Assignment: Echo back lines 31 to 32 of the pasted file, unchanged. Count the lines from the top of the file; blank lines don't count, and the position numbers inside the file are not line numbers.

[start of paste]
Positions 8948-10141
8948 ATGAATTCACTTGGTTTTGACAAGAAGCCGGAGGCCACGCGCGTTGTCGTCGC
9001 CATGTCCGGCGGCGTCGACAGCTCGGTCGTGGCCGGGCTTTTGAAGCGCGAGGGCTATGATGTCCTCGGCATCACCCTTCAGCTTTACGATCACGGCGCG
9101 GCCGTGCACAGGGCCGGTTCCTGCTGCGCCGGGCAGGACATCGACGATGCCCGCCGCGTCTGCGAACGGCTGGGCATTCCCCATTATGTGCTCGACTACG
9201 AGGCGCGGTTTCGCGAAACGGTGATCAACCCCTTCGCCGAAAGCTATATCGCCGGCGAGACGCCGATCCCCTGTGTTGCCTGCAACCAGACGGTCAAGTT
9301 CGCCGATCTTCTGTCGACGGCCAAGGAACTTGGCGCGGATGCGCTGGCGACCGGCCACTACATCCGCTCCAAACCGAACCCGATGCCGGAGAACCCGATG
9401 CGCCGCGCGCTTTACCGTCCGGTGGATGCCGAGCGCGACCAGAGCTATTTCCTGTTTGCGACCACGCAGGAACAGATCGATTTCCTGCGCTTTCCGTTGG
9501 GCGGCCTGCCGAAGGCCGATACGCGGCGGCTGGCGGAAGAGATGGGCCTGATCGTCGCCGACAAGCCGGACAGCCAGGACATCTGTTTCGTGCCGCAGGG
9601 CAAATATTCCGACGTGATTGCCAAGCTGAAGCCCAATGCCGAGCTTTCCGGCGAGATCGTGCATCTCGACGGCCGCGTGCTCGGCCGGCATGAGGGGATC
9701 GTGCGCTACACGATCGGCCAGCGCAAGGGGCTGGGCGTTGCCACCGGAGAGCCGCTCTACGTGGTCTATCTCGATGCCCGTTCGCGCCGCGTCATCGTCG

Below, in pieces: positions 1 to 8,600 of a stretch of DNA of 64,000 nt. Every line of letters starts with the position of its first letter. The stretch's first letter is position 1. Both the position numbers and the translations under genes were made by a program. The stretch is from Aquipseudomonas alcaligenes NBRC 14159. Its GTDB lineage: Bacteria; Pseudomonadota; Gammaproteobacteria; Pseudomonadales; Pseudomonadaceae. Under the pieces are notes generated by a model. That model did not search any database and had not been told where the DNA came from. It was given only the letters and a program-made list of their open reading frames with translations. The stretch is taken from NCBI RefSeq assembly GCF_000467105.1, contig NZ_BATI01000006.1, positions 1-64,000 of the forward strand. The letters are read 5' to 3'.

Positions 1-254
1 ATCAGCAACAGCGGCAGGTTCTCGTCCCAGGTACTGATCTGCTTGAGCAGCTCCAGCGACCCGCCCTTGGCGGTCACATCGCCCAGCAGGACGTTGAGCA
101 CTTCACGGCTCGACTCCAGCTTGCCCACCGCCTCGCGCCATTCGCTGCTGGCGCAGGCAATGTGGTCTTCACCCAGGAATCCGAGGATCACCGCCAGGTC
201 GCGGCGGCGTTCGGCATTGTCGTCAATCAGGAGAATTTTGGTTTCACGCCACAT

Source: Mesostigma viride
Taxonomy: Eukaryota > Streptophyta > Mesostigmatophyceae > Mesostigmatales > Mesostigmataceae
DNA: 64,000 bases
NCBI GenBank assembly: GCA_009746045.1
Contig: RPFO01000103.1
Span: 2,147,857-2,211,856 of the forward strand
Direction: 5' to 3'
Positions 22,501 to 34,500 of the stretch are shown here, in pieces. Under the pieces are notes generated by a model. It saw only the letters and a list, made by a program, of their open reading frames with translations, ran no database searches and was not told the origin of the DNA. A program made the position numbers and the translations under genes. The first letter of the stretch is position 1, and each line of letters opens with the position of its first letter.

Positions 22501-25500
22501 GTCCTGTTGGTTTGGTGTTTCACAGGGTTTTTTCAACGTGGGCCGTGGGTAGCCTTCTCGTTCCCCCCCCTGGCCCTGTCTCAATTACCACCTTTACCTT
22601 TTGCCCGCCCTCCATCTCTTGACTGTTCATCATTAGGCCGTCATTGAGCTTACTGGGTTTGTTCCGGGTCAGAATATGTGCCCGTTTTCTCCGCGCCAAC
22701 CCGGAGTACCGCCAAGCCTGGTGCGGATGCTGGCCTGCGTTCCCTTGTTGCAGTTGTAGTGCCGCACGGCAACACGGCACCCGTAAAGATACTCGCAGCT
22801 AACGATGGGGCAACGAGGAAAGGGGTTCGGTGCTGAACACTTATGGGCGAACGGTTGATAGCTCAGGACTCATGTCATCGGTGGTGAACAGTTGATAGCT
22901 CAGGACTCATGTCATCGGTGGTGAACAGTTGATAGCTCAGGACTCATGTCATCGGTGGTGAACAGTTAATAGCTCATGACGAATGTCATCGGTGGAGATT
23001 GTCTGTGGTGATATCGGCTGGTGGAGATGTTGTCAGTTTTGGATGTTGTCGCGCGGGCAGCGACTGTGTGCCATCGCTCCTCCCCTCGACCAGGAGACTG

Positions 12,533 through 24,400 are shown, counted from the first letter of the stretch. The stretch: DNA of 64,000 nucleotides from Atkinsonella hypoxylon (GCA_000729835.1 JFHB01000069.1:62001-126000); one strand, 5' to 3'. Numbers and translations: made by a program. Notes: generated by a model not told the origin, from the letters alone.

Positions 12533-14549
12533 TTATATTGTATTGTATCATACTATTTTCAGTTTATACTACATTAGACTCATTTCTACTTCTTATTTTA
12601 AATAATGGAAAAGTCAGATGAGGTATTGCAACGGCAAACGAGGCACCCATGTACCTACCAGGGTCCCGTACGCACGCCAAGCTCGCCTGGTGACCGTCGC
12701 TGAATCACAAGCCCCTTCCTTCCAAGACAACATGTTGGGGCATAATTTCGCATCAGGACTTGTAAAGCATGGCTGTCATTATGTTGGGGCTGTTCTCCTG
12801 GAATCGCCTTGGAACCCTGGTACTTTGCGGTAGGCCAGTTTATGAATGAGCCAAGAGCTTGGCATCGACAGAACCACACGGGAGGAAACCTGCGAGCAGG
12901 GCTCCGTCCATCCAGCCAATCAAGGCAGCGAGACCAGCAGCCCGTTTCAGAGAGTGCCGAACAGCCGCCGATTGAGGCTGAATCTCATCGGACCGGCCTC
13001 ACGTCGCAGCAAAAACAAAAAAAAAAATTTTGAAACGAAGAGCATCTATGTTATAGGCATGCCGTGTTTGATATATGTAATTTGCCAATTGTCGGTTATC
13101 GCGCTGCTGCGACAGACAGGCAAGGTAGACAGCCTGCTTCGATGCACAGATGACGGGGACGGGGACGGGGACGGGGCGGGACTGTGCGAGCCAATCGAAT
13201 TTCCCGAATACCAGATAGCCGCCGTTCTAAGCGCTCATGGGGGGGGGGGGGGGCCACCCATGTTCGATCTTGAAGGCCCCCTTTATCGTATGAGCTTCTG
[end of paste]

Positions 12,533 through 24,400 are shown, counted from the first letter of the stretch. The stretch: DNA of 64,000 nucleotides from Atkinsonella hypoxylon (GCA_000729835.1 JFHB01000069.1:62001-126000); one strand, 5' to 3'. Numbers and translations: made by a program. Notes: generated by a model not told the origin, from the letters alone.

Positions 12533-14549